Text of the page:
Unexpectedly, our little town was covered. For days and days.
but snow in a little town
buried in the hills and vineyards of western Oregon-
a town small enough to not own a snow plow-
is a unique experience.
On the third day after it began in earnest...
the whole world was still white.
That does not happen in Chicago.
Nothing had been plowed. No one could drive. There was no gray slush all over the roads.
When it snows in Oregon, the snow stays.
And in a small town that's slow-paced anyway...
when it snows like this,
one and all go unapologetically into hibernation-mode.
Everyone camped out at their homes and with their neighbors.
On the third day the coffee shop opened, and some people walked there.
I made it to the post office, packages carefully tucked in garbage bags-
when I got there the woman behind the desk laughed at all the snow piled on my shoulders and hat.
I heart my quirky town. This was from about an hour after it started, when no one was sure if it would stick or not...
Thursday night Jeffrey and Sheri unexpectedly showed up at my door on skis.
I texted families on my street and Friday morning, when kids had no school and grown-ups had no work, we had a spontaneous neighbor potluck brunch (with eggs from this chicken!).
My girls spent two days making a massive snow village,
complete with various roads, rooms, an igloo, and a restaurant (serving snowballs topped in maple syrup).
We had a serious and intergenerational snowball fight.
I participated in the building of two snowmen,
and had one drawn on my window in [window] crayon.
I walked the mile-ish to Kim and Jeff's the first night, thinking I'd easily head home after dinner;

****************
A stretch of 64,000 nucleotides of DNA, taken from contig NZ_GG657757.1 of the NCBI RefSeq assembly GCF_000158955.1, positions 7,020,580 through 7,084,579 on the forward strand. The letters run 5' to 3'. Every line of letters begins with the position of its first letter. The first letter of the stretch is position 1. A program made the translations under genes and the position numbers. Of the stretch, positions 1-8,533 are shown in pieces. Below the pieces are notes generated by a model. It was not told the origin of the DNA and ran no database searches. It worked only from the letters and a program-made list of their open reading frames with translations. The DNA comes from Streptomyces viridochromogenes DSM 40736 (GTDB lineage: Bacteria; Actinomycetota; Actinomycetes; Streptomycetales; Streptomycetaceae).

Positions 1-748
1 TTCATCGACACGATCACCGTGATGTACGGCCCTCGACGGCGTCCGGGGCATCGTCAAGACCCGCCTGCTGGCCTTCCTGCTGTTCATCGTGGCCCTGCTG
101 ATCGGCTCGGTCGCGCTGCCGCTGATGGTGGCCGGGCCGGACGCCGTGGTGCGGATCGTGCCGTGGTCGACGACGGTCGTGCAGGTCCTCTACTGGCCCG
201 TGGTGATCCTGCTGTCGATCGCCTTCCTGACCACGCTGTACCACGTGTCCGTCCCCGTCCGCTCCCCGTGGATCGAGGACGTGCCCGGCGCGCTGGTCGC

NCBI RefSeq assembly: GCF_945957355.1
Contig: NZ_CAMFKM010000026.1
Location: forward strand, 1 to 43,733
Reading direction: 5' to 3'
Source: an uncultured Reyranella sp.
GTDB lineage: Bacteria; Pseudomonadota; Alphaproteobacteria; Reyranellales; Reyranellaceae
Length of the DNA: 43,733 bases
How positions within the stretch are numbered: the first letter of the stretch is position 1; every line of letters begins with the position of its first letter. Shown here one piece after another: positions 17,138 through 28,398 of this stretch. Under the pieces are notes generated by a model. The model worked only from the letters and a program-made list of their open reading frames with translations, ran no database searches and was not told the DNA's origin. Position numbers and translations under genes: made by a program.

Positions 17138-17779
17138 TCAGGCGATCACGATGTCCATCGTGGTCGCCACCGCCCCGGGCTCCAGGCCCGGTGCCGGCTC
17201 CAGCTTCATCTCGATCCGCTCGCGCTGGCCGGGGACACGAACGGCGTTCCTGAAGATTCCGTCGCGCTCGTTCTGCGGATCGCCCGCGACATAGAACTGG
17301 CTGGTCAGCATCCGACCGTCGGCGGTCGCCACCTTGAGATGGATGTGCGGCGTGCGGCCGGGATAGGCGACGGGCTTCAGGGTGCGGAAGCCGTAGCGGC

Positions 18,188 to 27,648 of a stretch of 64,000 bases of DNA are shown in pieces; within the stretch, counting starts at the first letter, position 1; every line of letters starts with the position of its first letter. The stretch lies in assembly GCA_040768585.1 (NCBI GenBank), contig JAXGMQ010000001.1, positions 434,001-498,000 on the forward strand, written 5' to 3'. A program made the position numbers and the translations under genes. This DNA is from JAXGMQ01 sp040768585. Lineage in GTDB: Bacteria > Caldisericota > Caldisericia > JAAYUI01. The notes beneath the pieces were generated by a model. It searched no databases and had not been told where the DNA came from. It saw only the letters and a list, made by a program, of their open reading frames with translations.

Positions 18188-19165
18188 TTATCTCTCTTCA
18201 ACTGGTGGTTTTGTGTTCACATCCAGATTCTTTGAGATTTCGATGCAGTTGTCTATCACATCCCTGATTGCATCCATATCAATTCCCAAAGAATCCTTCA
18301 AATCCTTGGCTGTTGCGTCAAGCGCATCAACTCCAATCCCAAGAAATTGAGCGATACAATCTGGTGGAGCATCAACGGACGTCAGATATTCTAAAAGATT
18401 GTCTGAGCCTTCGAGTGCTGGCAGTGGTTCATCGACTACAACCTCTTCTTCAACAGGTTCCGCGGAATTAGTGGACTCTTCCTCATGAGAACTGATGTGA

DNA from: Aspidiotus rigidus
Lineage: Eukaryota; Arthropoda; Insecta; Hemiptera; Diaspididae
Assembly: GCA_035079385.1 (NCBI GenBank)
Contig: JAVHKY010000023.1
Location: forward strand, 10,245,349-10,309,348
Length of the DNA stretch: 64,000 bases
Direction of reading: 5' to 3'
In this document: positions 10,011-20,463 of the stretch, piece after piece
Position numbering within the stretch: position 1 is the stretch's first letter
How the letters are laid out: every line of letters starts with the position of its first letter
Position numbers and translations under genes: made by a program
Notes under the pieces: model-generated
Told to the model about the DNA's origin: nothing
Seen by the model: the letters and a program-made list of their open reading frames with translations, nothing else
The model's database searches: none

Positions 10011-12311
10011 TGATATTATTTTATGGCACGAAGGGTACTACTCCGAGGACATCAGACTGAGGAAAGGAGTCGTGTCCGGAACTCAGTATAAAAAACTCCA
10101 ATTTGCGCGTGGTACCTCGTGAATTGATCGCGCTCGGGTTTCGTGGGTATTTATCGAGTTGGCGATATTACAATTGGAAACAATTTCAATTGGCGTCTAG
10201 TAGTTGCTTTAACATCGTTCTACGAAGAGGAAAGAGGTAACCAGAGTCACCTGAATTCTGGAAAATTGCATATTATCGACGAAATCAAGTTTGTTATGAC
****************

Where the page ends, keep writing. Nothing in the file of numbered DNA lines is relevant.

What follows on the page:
a plan that was quickly thwarted by the three-times-as-long-as-expected it took me to get there.
So I got to have a spontaneous sleepover with my buddies-
(following Mom's instructions not to talk when they came downstairs in the morning so as not to wake me up, they whispered to me as they climbed under the covers that they were being very quiet).
(7:10 am. They're so worth it.)
Friends with 4-wheel drive who eventually made it out texted around for grocery orders, and delivered.
(And found this at the store-
because apparently Oregonians stock up on fresh produce when they hear a storm's a-brewin'.)
A hitched ride with one of those 4-wheel-drivers eventually got me to the Fawvers Saturday evening,
where I joined them in eating cinnamon rolls, reading on the couch, watching the Olympics, and playing Ticket to Ride.
The next day Nicole and Nancy joined me for the three-mile hike back to town.
We waved hello to their car as we passed it on the way,
where they'd left it at the beginning of the snow storm when it became clear that maneuvering it through the hills to their home was not in the cards.
With no school, no work, no church,
a once-in-five-years world surrounding us,
and everyone making use of what food and fun they had readily available...
we read and watched movies and baked,
bundled and walked and skiied and sled,
stopped by each other's houses to knit and eat soup and find entertainment on day four of no roads,
spent time with people we might not normally see (or do, but can't get enough of!)
and enjoyed a kind of beauty our corner of the world doesn't have every day.
It was my kind of week.